What is Pitting in Dentistry?

Dental pitting refers to the localized loss of enamel on teeth. While enamel is the hardest substance in the body, it is not impervious to wear and tear from daily use. Diets high in sugary and acidic foods as well as improper daily hygiene can lead to pitting. If pits are left untreated for too long and the affecting behaviors not addressed, pitting can result in more serious tooth decay.

How Do Pits Form?

Pits and fissures initially form as a result of:

* Attrition: tooth-to-tooth friction which is the natural result of chewing or bruxism (clenching/grinding of the jaw, often unconsciously or during sleep)

* Abrasion: physical wearing of the teeth as a result of brushing with too much force and biting/chewing on hard food or objects

* Corrosion: the erosion caused when acids chemically react with tooth enamel, often as a result of diet, acid reflux, or other medical complications

Once the pits have formed, they become ideal for harboring the bacteria in the mouth that makes up plaque. Food gets stuck in the pits and grooves and develops a bacterial film that will spread unless cleaned regularly. The bacteria feed on the bits of food left behind after eating, processing sugars and starches into acid, which in turn corrodes the teeth. Furthermore, the pits make brushing less effective as the bristles have a harder time coming into contact with the uneven surface. Once the enamel is damaged, tooth decay will set in and cavities will develop.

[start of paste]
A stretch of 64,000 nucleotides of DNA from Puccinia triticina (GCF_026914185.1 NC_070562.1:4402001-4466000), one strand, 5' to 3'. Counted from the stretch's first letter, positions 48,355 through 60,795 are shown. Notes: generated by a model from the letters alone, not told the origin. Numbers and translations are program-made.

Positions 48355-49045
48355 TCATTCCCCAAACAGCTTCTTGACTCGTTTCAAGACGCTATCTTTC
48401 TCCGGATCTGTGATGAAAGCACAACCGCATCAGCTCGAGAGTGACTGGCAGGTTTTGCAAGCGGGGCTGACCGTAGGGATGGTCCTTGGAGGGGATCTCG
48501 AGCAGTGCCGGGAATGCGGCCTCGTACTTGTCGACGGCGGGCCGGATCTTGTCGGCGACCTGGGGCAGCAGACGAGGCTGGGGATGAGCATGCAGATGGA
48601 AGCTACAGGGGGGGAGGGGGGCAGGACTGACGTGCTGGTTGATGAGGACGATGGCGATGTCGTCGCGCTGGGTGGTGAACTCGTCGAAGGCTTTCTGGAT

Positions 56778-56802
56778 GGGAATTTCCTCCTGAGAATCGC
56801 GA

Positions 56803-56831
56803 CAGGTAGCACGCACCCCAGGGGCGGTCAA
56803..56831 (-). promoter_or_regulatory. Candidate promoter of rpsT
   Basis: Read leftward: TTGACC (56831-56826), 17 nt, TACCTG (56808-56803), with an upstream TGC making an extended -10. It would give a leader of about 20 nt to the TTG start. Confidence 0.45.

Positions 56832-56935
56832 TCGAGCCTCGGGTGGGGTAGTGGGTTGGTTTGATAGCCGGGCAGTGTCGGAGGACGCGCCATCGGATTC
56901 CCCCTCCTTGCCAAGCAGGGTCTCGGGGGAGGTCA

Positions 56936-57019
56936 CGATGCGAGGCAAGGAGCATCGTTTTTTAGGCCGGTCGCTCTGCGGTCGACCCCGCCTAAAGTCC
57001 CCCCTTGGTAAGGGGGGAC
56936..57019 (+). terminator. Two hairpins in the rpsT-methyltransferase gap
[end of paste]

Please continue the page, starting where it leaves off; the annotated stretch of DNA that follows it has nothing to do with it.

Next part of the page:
Preventing Pitting

The best way to prevent enamel from pitting is to maintain a proper daily hygiene regimen. Brushing twice a day with a soft-bristled toothbrush and fluoridated toothpaste and flossing at least once every day will go a long way to keeping your enamel and whole mouth healthy.

Regular visits to your dentist for check-ups and professional cleanings will help to keep plaque in check and help to monitor the condition of your enamel. Any pitting that has been detected can be watched and potentially treated to prevent further decay.

In some cases, your dentist may recommend placing sealants over your molars and premolars in order to protect the enamel on your teeth. Sealants are usually made up of special resin coverings that are painted onto the surface and then cured with ultraviolet light. They are beneficial because they both fill and smooth out the surface imperfections and prevent bacteria from infiltrating deeper into the tooth. Sealants can prevent the damage done to teeth from corrosion and attrition but are vulnerable to abrasion and bruxism.

How To Fix Pitted Teeth